Guilt by association. Innuendo.
Jackson County legislator Crystal Williams says secretive political enemies are using both tactics in an underhanded attempt to derail her re-election bid, and violating campaign laws while they're at it.
Williams' complaint centers on an attempt this week to link Williams' behavior in office to that of former county executive Mike Sanders, who is awaiting sentencing on a federal corruption charge.
Sanders pleaded guilty in January to one count of conspiracy to commit wire fraud for lying about his misuse of campaign funds to take trips, buy wine and pay his income taxes.
Williams has been accused of nothing illegal or unethical before or during her eight years on the county legislature.
But postcard-size fliers implying that Williams, too, is a lawbreaker were piled up outside the doors to Tuesday night's regular meeting of the county Democratic committee on the second floor of the county courthouse in downtown Kansas City.
On the front were photographs of Sanders and Williams side by side, with the former identified as a "convicted felon" and the caption below saying "End the Corruption in Jackson County." The back side implies that Williams is corrupt because she chaired the legislature during "these times," implying it was while Sanders was committing his misdeeds.
"Mike Sanders wasn't the only one breaking the law!" the flier says without citing what law, if any, Williams might have broken, and urges her to resign.
On Wednesday, Williams called the accusation of corruption on her part "egregious" and "a lie." Not only that, she was voted chair of the legislature by her peers the same month Sanders left office in January 2016.
"This is the old time, Jackson County political hit job and I'm not going to allow it," Williams said.
She claimed the flier was illegal under campaign finance laws because it doesn't identify who paid for it. In the space where that information would normally appear was this message in small type: "Not a political endorsement or opposition but a constitutionally protected free speech comment on the activities of an unethical government official."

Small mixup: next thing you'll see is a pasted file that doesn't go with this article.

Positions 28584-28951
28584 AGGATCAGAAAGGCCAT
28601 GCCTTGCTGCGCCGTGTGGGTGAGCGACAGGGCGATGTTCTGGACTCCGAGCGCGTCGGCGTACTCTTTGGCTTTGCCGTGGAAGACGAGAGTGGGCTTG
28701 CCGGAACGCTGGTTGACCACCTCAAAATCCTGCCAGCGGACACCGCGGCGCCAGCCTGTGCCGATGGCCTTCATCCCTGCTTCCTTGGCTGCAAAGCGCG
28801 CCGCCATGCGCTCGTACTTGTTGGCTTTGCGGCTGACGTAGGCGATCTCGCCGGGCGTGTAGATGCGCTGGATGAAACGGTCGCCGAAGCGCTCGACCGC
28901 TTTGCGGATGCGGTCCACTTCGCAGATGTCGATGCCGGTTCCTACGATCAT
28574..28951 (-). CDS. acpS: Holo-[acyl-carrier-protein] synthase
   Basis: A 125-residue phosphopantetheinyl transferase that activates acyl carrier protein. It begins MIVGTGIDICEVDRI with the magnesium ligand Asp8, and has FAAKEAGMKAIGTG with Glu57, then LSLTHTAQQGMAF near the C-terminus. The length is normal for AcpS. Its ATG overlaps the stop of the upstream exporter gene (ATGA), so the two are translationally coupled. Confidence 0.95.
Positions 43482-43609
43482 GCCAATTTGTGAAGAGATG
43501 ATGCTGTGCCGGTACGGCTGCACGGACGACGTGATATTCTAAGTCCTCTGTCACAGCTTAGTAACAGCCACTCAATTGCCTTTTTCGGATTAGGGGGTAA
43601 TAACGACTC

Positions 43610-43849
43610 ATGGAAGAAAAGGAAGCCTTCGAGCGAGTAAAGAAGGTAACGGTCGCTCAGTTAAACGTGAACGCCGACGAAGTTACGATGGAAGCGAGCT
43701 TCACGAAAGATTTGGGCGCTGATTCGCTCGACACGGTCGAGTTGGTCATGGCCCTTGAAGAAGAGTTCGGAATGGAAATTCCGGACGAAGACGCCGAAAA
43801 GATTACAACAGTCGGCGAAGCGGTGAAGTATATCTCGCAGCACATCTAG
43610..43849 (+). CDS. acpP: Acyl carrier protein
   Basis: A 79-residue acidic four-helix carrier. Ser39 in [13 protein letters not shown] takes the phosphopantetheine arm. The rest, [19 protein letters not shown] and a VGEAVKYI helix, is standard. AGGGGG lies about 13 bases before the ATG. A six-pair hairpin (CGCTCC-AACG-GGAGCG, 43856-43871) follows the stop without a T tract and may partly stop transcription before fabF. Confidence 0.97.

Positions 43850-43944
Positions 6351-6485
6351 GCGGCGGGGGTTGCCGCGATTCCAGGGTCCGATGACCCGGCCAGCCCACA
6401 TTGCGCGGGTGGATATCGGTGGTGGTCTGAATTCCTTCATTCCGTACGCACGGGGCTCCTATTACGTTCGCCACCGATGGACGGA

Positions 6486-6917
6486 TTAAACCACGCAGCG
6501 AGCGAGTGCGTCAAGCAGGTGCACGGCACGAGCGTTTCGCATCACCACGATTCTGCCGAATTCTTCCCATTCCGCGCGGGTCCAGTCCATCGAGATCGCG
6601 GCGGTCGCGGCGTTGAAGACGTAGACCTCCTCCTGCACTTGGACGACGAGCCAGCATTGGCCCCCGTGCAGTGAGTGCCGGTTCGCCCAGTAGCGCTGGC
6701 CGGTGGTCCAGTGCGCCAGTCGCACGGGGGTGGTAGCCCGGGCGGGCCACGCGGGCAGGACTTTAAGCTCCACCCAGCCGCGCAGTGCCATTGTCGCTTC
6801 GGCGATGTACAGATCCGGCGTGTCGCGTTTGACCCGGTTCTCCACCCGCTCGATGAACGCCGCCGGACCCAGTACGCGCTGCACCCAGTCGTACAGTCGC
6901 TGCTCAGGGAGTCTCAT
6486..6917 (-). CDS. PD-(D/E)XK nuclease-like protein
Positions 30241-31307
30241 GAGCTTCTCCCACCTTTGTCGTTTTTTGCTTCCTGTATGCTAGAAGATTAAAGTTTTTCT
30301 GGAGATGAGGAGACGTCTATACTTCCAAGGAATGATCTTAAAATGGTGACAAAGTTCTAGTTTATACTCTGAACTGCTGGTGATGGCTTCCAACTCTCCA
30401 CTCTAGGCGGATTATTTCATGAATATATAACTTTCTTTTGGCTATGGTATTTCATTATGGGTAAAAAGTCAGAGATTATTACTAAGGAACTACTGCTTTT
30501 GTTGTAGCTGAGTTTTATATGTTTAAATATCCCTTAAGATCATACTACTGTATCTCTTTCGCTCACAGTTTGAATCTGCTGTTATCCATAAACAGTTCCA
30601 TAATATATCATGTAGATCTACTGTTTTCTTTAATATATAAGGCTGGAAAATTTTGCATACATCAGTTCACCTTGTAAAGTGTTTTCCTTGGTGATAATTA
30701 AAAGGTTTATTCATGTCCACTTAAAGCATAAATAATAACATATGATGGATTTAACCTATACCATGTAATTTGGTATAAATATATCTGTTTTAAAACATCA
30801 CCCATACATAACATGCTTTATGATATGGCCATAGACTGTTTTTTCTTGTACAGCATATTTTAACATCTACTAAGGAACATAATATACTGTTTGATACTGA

Williams called out the author for failing to cite any instance of unethical behavior and for being cowards.
"If this is free speech," Williams said, "why don't you sign your name?"
Geoff Gerling, the county Democratic Party's executive director, called the attack "dishonest" and "concerning," but acknowledged that it wasn't the first time political infighting has stooped to this level within the local party at election time.
"We do have a history of things happening like this," he said.
Committee chairman Paul Wrabec also denounced the attack. Wrabec, who is running to replace retiring county legislator Dennis Waits, said he shoved one of the fliers into his pocket as he entered the meeting but didn't get a good look at it until he was home later that night.
"I don't know who put them out there," he said. Had he read it when he was at the meeting, he said, "I would have had them thrown out."
Williams is running for her third term as the 2nd district at-large representative on the nine-member Jackson County Legislature. Her opponent in the Aug. 7 primary, John Burnett, is a former state legislator and was a member of the county legislature from April 1994 to the end of 1998.
The winner will be occupy the seat for the next four years as no other party fielded a candidate for the general election.
Williams accused Burnett of being behind the hit piece. But he told The Star that he had nothing to do with the attack on Williams' reputation.
Burnett and his wife, state Rep. Ingrid Burnett, were both at the meeting Tuesday, he said, but were unaware that the flier existed until he was informed about it Wednesday morning.
"It seems like someone would have mentioned it to me while it was happening," Burnett said.
He agreed with Williams that the accusations were unfair.
"She was chair of the county legislature when Mike (Sanders) got in trouble, but I’m not sure how that’s a valid criticism of anything other than guilt by association," he said. "It's kind of stupid."